Thomas Friedman Could Not Be Reached for Comment

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The Chinese government has intensified its crackdown on the internet, describing online criticism of the ruling Communist party as illegal and airing a televised confession from one of the country’s most popular online commentators.

An article in Monday’s edition of the influential party journal “Seeking Truth” described online criticism of the party and government as “defamation”, while Chinese-American investor and internet personality Charles Xue appeared on state television in handcuffs on Sunday to praise new legislation that in effect criminalises online dissent.

The moves are part of a wider campaign launched in recent weeks by newly installed President Xi Jinping to stifle calls for political reform in China and assert control over the country’s unruly internet.

Mr Xue, who boasts 12m followers on the Twitter-like Sina Weibo, was arrested in August for allegedly hiring prostitutes for group sex sessions, but most analysts and even senior officials say his arrest was intended as a warning to other prominent internet personalities.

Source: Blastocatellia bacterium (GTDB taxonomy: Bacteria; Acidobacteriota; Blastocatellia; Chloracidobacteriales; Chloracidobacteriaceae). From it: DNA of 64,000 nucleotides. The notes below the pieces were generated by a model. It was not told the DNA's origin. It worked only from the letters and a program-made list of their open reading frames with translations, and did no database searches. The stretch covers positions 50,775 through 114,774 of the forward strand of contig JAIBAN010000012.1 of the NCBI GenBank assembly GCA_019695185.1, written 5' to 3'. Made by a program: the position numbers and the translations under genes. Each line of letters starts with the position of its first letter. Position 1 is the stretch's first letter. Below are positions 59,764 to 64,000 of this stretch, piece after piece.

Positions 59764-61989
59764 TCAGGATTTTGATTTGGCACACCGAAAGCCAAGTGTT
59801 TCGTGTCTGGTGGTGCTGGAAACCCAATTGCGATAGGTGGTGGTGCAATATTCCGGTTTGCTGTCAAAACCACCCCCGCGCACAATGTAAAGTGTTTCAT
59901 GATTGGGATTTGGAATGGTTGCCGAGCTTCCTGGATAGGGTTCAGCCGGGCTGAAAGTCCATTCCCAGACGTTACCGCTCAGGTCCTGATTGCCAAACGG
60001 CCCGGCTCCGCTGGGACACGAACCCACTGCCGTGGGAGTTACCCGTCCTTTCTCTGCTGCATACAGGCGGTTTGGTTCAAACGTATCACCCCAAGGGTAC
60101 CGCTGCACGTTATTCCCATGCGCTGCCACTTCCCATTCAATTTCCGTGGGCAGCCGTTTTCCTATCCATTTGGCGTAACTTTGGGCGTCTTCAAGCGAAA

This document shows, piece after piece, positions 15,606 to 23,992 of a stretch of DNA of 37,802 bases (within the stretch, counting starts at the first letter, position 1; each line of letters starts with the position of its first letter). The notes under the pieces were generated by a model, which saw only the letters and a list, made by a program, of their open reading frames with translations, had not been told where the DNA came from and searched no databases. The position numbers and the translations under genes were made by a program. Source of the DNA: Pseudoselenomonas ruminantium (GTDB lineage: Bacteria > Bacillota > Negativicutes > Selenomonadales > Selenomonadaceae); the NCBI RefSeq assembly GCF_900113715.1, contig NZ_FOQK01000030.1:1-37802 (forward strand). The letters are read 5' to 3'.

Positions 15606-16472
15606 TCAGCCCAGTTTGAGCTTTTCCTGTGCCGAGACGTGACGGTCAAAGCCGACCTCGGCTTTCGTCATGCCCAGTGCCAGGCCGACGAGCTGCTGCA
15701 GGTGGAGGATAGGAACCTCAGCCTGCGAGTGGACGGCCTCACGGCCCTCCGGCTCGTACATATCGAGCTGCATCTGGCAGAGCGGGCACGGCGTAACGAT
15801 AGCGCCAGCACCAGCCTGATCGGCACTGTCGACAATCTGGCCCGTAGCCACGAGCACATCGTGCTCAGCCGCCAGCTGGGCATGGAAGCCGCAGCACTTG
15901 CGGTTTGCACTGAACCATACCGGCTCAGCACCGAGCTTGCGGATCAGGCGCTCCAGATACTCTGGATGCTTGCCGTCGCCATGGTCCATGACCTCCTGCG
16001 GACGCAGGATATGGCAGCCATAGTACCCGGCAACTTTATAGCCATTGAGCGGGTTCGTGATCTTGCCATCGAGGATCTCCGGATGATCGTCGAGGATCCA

There was no mention of the prostitute allegations in a 10-minute segment aired on China Central Television on Sunday, during which a chastened Mr Xue described how he had contributed to an “illegal and immoral” atmosphere on the Chinese internet.

“I felt like the emperor of the internet,” Mr Xue said when describing the thrill of speaking directly to more than 12m followers. “How do you think that felt? Awesome.”

The shackled Mr Xue also praised a legal interpretation issued by China’s judicial authorities last week, which allows people to be prosecuted for defamation or “spreading online rumours” if their posts are viewed by more than 5,000 internet users or forwarded more than 500 times.